# 10. Time Value of Money 2: Inflation, Real Returns, Annuities, and Amortized Loans

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3 Real return (rr) = [(1 + nominal return (rn)) / (1 + inflation (π))] 1 Problem 3: Real Return (i.e., the Return after Inflation) Paul just graduated from college and landed a job that pays \$23,000 per year. Assume that inflation averages 1.96 percent per year. A. What nominal rate will Paul need to earn in the future to maintain a 2-percent real return rate? B. In nominal terms, what will Paul s salary be in 10 years? Assume that his salary keeps up with inflation and that inflation averages the same 1.96 percent per year. a. To determine the nominal rate of return, remember the formula for real return: rr = ((1 + rn) / (1 + π)) 1. Now plug in the values you know: 0.02 = (1 + x) / ( ) 1. Solving for x results in a nominal return of 4.00 percent. Thus, Paul s nominal return must be 4.00 percent in the future to maintain a real return of 2 percent. The formula for the nominal rate of return is NR = (1 + RR)*(1+I) -1. b. To maintain his current purchasing power 10 years from now, Paul will have to make \$27, in real terms. This problem is very similar to the Future Value we have already discussed. Use the following values to solve this problem: PV = \$23,000 (This is Paul s current salary.) I = 2 (Interest is replaced by inflation.) N = 10 (This is the number of years in the future.) FV =? The formula is FV = PV * (1+I) N Understand How to Solve Problems Related to Annuities An annuity is a series of equal payments that a financial institution makes to an investor; these payments are made at the end of each period (usually a month or a year) for a specific number of years. To set up an annuity, an investor and a financial institution (for example, an insurance company) sign a contract in which the investor agrees to transfer a specific amount of money to the financial institution, and the financial institution, in turn, agrees to pay the investor a set amount of money at the end of each period for a specific number of years. To determine the set amount of each equal payment for a certain investment, you must know the amount of the investment (PV), the interest rate (I), and the number of years the annuity will last (N)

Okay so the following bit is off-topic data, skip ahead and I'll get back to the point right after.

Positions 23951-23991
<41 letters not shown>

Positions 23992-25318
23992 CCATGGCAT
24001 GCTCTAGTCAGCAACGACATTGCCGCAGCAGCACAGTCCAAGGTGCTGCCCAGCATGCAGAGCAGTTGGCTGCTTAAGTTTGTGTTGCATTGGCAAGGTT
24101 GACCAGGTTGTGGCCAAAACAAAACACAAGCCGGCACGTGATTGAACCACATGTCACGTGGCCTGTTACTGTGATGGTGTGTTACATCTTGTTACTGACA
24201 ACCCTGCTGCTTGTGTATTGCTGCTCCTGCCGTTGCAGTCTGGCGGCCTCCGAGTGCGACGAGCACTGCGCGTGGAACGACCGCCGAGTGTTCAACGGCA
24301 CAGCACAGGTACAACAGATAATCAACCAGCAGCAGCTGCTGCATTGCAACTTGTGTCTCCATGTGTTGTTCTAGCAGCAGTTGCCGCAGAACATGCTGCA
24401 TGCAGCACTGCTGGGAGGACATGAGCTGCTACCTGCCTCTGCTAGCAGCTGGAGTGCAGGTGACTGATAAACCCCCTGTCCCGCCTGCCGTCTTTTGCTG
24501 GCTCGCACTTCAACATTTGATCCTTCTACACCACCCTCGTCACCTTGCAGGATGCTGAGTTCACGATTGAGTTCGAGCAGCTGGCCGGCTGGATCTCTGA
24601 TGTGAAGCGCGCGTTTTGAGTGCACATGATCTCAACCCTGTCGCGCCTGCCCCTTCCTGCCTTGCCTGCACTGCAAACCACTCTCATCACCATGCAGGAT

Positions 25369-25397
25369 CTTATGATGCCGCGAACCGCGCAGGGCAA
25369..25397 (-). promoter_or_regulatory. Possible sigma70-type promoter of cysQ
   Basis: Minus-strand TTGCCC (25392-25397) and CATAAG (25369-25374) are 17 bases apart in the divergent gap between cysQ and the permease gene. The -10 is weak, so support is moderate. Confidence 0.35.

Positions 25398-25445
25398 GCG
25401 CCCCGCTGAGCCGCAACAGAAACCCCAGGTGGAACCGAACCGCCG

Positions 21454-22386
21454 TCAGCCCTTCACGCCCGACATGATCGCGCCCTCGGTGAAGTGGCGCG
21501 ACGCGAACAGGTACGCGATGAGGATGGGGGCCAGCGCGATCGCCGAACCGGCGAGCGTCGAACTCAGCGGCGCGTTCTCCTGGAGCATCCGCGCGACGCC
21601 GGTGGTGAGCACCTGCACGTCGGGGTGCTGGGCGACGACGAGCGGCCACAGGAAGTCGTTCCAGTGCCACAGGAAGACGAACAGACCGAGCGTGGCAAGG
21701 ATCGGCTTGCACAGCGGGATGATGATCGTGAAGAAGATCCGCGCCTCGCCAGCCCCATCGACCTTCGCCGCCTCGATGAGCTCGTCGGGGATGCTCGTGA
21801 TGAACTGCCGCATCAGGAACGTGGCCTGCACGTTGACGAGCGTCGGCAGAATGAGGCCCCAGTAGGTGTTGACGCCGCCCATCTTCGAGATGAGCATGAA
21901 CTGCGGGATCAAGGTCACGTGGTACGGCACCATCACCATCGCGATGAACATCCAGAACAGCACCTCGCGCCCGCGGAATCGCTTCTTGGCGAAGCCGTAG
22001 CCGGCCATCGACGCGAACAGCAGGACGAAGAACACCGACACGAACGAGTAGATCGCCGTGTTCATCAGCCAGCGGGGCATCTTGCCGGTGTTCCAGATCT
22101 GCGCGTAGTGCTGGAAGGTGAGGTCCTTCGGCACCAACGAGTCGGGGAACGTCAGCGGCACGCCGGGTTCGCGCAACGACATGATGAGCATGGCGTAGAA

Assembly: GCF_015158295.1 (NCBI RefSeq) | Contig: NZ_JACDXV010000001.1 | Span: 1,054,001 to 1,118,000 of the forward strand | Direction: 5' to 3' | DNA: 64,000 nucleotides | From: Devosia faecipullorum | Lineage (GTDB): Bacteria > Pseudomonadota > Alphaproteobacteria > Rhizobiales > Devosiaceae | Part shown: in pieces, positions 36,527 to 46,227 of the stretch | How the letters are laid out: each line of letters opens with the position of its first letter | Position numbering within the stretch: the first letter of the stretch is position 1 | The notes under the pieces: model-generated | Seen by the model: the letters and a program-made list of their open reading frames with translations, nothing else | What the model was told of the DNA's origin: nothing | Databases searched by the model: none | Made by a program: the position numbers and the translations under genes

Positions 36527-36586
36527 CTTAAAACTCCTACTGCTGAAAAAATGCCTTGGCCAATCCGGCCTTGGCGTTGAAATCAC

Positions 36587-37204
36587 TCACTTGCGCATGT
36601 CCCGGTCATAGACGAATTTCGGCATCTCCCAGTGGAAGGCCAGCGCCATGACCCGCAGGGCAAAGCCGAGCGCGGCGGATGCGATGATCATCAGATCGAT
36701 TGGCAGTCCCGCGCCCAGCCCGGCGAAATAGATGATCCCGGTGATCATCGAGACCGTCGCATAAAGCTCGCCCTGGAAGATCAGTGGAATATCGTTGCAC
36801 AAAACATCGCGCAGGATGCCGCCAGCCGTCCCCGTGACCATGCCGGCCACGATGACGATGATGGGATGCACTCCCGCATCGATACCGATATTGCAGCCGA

6 interest or discount rate. What is the present value of each offer? If you could take either offer, which person would you sell your house to? First offer: The present value of this offer is \$200,000 because the buyer can pay you all of the money today. Second offer: This offer is a little different because you will not receive all of the money today; therefore, you must calculate the present value. To calculate the present value of the first offer using a financial calculator, clear your calculator s memory, set the number of payments to one annual payment, and make sure your calculator is set to end mode. Then, input the following information: PMT = \$15,000 N = 25 I = 5 PV =? The present value of the second offer is \$211,409. If you do not have a financial calculator, use the following formula to solve for the present value: PVN,I = PMT * (1 (1 / (1 + I) N )) / I PVN,I = \$15,000 * [1 (1 / (1.05) 25 ] / 0.05 = \$211,409 Which is the better offer? The second offer has a higher present value: if we can assume that you don t need the money right away and that you are willing to wait for payments and confident the buyer will pay you on schedule, you should accept the second offer. As you can see from this example, it is very important that you know how to evaluate different cash flows. Problem 7: Future Value of Annuities Just as it is possible to calculate the present value of an annuity, it is also possible to calculate the future value of an annuity. Josephine, age 22, started working full time and plans to deposit \$3,000 annually into an IRA that earns 6 percent interest. How much will be in her IRA in 20 years? 30 years? 40 years? To solve this problem, clear your calculator s memory and set the number of payments to one (for an annual payment). Set I equal to six and the PMT equal to \$3,000. The formula is: PMT * (((1 + I) N )-1) / I. For 20 years: Set N equal to 20 and solve for FV. FV = \$110,357 For 30 years: Set N equal to 30 and solve for FV. FV = \$237,175 For 40 years: Set N equal to 40 and solve for FV. FV = \$464,